This year, October’s writers traveled to dozens of countries and drank hundreds of beers, but one place truly captured their hearts. From its coastal paradise that’s a refuge for adventurous brewers to its volcanic foothills where a brewery making beers from agave sap, Mexico is this year’s best beer destination—and one you should add to your 2020 travel list. Here’s why:
There’s a lot going on in Mexico City—which is not surprising, considering it’s one of the largest cities in the world and the most populous city in North America. What is surprising is when it comes to beer the people driving the small-but-might craft revolution are women. The city is home to Adelitas, a women-led beer collective, that “is pushing to make visible the work of women within the industry, from those on the taproom floor to the marketers, brewers and founders.” Explore the city through six of its women-led breweries.
Baja California Sur
Boasting 1,243 miles of coastline, Baja Sur is a popular escape for the sport fisherman, the spring breaker, and the aspiring brewer alike. Specifically, four brewers are taking on the region’s beer scene, which, like much of Mexico, is dominated by macro lagers. Meet Baja Brewing Company, El Beer Shop, La Micro Brewery, and Todos Santos Brewing Company, four of the most ambitious—and only—breweries in Baja Sur trying to turn the tourist destination into a craft beer destination.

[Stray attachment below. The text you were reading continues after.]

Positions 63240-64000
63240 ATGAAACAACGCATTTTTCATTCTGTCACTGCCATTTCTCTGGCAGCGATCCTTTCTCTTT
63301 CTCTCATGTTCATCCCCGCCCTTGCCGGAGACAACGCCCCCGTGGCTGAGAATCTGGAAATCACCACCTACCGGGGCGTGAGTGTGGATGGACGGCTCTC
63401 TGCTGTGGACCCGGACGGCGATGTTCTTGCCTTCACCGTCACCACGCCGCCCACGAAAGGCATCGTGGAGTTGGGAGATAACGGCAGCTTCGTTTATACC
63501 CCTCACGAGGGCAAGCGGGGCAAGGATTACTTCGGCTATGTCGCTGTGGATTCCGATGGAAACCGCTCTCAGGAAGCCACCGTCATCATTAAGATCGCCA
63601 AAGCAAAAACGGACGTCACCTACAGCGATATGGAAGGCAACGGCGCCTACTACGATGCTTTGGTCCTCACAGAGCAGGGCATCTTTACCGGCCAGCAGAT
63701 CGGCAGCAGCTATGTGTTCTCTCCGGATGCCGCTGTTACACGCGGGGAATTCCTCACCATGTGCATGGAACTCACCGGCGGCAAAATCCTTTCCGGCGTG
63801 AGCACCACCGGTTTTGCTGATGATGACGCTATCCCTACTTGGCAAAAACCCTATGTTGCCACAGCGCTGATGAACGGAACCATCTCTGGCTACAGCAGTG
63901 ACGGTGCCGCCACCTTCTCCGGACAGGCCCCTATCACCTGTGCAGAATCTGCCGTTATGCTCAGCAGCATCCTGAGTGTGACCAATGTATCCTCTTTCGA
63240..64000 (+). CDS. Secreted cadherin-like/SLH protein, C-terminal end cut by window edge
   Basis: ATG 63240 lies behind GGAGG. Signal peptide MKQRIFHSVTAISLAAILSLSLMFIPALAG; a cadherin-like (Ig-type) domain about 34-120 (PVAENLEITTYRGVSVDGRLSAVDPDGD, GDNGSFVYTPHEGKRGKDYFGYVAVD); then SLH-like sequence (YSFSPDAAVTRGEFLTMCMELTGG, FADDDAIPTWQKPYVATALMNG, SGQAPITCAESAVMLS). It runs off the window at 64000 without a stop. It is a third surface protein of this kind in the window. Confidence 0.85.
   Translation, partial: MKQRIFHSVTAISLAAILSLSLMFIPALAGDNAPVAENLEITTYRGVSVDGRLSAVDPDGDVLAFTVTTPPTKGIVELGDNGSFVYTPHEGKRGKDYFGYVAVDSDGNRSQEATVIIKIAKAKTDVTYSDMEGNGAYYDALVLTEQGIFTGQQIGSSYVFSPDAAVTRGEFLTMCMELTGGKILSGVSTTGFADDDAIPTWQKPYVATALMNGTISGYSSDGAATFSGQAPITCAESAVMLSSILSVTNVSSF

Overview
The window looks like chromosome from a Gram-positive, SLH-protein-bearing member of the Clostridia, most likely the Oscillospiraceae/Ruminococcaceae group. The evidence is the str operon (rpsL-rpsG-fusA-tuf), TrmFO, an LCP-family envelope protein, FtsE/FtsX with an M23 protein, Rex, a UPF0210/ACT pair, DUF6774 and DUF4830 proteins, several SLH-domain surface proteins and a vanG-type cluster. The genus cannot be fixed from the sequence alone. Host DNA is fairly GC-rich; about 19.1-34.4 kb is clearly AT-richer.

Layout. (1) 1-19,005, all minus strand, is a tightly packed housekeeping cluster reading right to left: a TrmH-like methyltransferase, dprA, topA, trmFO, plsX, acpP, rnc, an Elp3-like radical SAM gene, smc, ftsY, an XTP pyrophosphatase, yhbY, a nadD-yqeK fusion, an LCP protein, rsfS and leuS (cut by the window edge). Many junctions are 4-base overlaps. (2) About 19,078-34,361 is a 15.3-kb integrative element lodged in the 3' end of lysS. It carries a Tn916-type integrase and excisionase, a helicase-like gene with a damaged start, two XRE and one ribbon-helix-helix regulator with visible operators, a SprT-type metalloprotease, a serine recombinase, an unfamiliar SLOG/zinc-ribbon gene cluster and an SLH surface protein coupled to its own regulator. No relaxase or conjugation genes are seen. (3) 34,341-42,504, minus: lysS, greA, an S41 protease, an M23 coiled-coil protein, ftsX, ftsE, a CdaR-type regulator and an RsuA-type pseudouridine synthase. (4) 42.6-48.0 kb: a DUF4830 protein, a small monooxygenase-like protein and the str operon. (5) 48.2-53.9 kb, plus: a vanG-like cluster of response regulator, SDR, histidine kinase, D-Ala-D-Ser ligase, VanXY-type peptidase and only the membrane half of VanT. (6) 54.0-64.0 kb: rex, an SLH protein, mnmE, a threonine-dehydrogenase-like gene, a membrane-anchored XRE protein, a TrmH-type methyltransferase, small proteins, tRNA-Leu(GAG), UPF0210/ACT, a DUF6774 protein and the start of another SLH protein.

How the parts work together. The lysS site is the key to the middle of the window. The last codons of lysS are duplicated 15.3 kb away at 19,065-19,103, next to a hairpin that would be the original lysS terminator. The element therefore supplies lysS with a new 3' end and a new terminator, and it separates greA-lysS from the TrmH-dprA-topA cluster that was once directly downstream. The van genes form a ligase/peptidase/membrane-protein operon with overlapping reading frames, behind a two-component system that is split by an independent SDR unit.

For two brewers in Puerto Vallarta, the road to opening a brewery was far from traditional. “I brewed my first batch of beer on pozole pots,” said Aarón Montes Meza, owner of El Terrible Brewing in Puerto Vallarta’s Coapinole neighborhood: “a bonafide barrio about 25 minutes northeast from downtown.” Meanwhile, in the Emiliano Zapata neighborhood of El Centro, Monzón Brewing is a small brewery and taproom run by two Seattle natives who were sick of drinking Pacifico, Corona, and Dos Equis. Combined, these breweries are bringing dry-hopped pilsners and session IPAs to Puerto Vallarta.
“The historical center of the city was designated a UNESCO World Heritage Site in 1993, and its tourist infrastructure is accordingly robust with many hotels. But for the most part, it’s Mexicans who visit Zacatecas; I could count the number of international tourists I spotted on one hand.” The secret is out about Zacatecas, a city in central Mexico that’s rich with history and beer. From nopal cactus goses at Brigada Mutante to hibiscus agua fresca ales at Chacuaco Cervecera, it’s a city that proves there’s a lot more happening in Mexican beer than lagers adorned with limes.